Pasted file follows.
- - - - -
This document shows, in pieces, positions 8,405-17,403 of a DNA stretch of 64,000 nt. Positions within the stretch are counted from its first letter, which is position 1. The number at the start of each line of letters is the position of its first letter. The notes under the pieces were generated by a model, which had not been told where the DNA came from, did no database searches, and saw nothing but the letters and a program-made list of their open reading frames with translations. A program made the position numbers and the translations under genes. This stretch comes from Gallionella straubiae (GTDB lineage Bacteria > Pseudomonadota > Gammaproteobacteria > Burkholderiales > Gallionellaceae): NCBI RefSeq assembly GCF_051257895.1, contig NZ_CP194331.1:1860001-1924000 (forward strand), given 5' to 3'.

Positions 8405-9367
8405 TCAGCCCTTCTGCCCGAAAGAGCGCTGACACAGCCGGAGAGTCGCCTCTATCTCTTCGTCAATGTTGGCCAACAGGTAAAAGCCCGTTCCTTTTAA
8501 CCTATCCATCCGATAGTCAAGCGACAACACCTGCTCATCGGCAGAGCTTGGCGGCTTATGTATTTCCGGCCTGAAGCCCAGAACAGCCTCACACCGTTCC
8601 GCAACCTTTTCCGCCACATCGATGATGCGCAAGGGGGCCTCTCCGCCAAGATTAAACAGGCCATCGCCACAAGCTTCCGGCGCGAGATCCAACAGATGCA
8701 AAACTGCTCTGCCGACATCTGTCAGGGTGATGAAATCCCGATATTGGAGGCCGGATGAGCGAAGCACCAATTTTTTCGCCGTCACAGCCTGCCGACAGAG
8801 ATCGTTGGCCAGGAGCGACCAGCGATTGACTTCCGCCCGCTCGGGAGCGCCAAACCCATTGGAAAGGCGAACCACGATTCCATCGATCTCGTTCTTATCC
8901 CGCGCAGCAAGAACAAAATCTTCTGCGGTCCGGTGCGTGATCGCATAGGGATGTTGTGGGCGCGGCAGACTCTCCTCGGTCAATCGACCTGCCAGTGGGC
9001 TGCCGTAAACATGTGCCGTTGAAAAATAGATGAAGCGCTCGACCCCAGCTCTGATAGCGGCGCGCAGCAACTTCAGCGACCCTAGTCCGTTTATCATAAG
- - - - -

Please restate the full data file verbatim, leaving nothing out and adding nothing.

This document shows, in pieces, positions 8,405-17,403 of a DNA stretch of 64,000 nt. Positions within the stretch are counted from its first letter, which is position 1. The number at the start of each line of letters is the position of its first letter. The notes under the pieces were generated by a model, which had not been told where the DNA came from, did no database searches, and saw nothing but the letters and a program-made list of their open reading frames with translations. A program made the position numbers and the translations under genes. This stretch comes from Gallionella straubiae (GTDB lineage Bacteria > Pseudomonadota > Gammaproteobacteria > Burkholderiales > Gallionellaceae): NCBI RefSeq assembly GCF_051257895.1, contig NZ_CP194331.1:1860001-1924000 (forward strand), given 5' to 3'.

Positions 8405-9367
8405 TCAGCCCTTCTGCCCGAAAGAGCGCTGACACAGCCGGAGAGTCGCCTCTATCTCTTCGTCAATGTTGGCCAACAGGTAAAAGCCCGTTCCTTTTAA
8501 CCTATCCATCCGATAGTCAAGCGACAACACCTGCTCATCGGCAGAGCTTGGCGGCTTATGTATTTCCGGCCTGAAGCCCAGAACAGCCTCACACCGTTCC
8601 GCAACCTTTTCCGCCACATCGATGATGCGCAAGGGGGCCTCTCCGCCAAGATTAAACAGGCCATCGCCACAAGCTTCCGGCGCGAGATCCAACAGATGCA
8701 AAACTGCTCTGCCGACATCTGTCAGGGTGATGAAATCCCGATATTGGAGGCCGGATGAGCGAAGCACCAATTTTTTCGCCGTCACAGCCTGCCGACAGAG
8801 ATCGTTGGCCAGGAGCGACCAGCGATTGACTTCCGCCCGCTCGGGAGCGCCAAACCCATTGGAAAGGCGAACCACGATTCCATCGATCTCGTTCTTATCC
8901 CGCGCAGCAAGAACAAAATCTTCTGCGGTCCGGTGCGTGATCGCATAGGGATGTTGTGGGCGCGGCAGACTCTCCTCGGTCAATCGACCTGCCAGTGGGC
9001 TGCCGTAAACATGTGCCGTTGAAAAATAGATGAAGCGCTCGACCCCAGCTCTGATAGCGGCGCGCAGCAACTTCAGCGACCCTAGTCCGTTTATCATAAG